We kept hoping he’d figure it out. Sleep on this side of the Pack ‘n Play. Poop on the other side. It was so simple even a puppy could understand it. But after seven long weeks of hoping (along with almost daily baths!) we finally had to admit that it just wasn’t working. It was time to try something new.
So we put away the Pack ‘n Play and invited this untrained puppy into…our bedroom.
It felt foolish. Risky. Counterintuitive. He certainly hadn’t earned the privilege or proven himself trustworthy. But desperate times call for desperate measures. So we did it anyway.
We scattered a few puppy pads around the room, praying that he would choose them over the carpet. We made him a little bed next to ours and held our breath as he curled up, without whining, in a contented ball. He slept peacefully, happy just to be near us.
I slept, fitfully, fearfully. The next morning I cautiously peered over the side of the bed, dreading what I might find. But lo and behold, he was clean and dry! And so was the carpet! We jokingly called it our Christmas Miracle. In fact, he’s now gone an entire week with nary an accident or a bath!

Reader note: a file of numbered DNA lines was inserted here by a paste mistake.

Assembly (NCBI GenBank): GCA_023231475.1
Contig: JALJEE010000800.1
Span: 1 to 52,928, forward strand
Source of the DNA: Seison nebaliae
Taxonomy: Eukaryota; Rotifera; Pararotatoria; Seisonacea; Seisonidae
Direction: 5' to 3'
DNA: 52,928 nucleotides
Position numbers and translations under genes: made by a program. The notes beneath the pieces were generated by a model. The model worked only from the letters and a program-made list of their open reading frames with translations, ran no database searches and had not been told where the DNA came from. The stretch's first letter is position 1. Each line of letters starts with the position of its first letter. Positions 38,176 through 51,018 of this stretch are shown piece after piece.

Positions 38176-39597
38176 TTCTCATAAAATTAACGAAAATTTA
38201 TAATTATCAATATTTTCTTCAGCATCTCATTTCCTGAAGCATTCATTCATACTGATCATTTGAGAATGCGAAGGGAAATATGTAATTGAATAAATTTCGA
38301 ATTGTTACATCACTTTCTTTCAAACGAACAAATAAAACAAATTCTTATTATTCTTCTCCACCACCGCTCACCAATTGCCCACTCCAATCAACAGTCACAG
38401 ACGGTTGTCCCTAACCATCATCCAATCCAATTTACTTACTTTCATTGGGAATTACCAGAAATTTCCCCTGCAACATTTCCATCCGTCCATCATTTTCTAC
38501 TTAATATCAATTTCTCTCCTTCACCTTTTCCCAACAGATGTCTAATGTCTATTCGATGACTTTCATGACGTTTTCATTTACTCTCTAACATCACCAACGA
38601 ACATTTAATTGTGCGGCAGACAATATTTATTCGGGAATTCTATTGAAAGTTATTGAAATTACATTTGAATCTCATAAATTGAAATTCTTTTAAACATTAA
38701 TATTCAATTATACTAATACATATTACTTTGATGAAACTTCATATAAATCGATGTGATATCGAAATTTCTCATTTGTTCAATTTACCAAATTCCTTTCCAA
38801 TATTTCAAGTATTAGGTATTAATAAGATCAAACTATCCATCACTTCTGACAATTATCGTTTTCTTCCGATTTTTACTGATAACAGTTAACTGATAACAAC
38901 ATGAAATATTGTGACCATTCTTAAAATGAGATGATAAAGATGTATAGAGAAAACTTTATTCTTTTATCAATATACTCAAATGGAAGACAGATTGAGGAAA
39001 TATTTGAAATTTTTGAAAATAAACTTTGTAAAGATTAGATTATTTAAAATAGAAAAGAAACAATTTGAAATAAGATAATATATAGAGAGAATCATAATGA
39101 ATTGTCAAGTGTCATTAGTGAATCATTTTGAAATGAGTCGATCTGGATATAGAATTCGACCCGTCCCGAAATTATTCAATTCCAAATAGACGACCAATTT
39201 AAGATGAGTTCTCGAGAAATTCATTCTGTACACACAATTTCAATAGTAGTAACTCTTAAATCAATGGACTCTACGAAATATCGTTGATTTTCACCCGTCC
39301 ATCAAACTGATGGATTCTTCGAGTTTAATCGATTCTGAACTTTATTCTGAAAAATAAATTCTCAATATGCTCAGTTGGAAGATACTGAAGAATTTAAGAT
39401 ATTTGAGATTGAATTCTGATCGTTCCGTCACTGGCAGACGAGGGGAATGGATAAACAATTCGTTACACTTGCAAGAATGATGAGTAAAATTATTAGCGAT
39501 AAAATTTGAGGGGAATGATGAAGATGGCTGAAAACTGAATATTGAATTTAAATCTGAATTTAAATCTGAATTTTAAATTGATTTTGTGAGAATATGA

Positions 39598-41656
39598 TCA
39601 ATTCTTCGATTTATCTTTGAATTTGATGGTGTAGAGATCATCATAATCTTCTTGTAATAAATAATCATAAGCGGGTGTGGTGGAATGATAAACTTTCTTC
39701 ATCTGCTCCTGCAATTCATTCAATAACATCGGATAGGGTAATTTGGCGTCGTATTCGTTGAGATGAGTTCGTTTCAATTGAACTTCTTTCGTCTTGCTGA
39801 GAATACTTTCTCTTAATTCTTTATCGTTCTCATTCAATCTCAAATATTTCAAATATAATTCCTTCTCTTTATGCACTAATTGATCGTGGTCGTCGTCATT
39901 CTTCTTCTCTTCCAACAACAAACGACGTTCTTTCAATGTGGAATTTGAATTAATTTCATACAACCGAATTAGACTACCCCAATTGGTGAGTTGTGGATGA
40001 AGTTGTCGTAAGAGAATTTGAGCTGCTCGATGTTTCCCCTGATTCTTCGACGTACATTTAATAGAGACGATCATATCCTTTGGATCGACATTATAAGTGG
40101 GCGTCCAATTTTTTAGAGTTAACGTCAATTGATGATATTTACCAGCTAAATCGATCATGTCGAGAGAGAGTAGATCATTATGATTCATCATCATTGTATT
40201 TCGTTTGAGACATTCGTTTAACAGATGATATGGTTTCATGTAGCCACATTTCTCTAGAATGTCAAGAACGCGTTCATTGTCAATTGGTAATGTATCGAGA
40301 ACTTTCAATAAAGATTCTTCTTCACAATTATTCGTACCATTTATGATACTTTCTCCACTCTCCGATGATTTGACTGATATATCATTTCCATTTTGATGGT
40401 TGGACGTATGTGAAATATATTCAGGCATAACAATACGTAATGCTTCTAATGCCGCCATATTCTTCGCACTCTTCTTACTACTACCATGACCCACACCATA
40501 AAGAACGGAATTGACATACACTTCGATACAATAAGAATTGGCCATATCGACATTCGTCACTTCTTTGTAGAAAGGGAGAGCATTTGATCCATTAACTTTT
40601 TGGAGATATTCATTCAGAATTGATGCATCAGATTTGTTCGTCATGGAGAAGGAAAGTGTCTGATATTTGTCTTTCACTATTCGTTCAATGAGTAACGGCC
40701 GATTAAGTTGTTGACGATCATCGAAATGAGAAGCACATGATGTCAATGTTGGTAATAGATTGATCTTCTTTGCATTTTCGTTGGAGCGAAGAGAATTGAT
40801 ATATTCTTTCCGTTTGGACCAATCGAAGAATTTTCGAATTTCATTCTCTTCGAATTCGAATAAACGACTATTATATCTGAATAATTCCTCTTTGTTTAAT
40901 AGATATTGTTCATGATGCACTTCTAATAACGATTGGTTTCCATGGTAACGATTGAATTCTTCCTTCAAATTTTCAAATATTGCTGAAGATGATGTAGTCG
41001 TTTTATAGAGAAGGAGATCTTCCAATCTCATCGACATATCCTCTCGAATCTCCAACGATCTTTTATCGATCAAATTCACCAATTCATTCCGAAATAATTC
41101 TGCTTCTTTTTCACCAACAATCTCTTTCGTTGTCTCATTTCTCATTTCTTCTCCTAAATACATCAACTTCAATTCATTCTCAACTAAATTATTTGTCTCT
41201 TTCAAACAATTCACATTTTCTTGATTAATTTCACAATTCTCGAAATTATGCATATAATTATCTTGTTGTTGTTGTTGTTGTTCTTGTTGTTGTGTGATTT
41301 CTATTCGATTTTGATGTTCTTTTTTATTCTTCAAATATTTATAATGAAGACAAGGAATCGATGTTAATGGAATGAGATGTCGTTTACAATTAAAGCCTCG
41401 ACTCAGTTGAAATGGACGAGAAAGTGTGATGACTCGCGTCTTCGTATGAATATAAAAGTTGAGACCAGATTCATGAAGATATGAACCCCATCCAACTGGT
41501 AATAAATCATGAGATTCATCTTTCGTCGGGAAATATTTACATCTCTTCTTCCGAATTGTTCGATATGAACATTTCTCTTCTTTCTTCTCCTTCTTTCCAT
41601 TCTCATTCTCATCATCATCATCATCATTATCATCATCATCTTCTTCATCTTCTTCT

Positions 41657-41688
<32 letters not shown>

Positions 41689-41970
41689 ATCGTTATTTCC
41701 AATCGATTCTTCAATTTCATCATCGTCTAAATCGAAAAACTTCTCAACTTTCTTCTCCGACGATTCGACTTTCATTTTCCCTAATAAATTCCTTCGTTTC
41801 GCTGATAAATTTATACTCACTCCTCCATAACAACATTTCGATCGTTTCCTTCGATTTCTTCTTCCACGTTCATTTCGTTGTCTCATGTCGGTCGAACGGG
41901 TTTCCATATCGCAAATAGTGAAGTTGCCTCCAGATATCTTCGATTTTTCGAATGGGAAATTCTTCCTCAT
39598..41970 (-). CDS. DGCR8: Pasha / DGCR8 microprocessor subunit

Yet isn’t this how Grace works?
We, too, couldn’t help ourselves. Try as we might we just couldn’t stay clean. Then, one day, the Father lifted us out of the confines of the Law, which we had been unable to keep, and set it aside. It was time for something new. Jesus came, took our filth in exchange for His righteousness, and escorted us right into the very throne room of God.
We did not deserve such kindness. We had not earned this trust. Yet it was given to us anyway.
“Sin is no longer your master, for you no longer live under the requirements of the law. Instead, you live under the freedom of God’s grace.” (Romans 6:14, NLT)
When we gave Beau the run of our room, we weren’t sure how he would handle his newfound freedom. We knew he could abuse it. That’s the risk grace takes. But being in our presence calmed and settled him. It changed him.
“Well then, should we keep on sinning so that God can show us more and more of his wonderful grace? Of course not! Since we have died to sin, how can we continue to live in it?” (Romans 6:1-2, NLT)
Grace changes us, too. When we experience the thrill of being in God’s gracious, holy presence, sin loses its pull. His law is now written on our hearts. (See Hebrews 8:10.) We want to please Him.
We don’t do it perfectly. Accidents still happen. But our hearts are inclined in a new direction: to stay near this One who has showered us with such extravagant grace.
As I lifted Beau onto my pillow for a snuggle the morning of The Miracle, a tear slipped down my cheek. If I could love a helpless, ignorant puppy through this messy process, how much more must God love me? If being brought near to us could change him, how might nestling even closer to God’s heart change me?
“So let us come boldly to the throne of our gracious God. There we will receive his mercy, and we will find grace to help us when we need it most.” (Hebrews 4:16, NLT)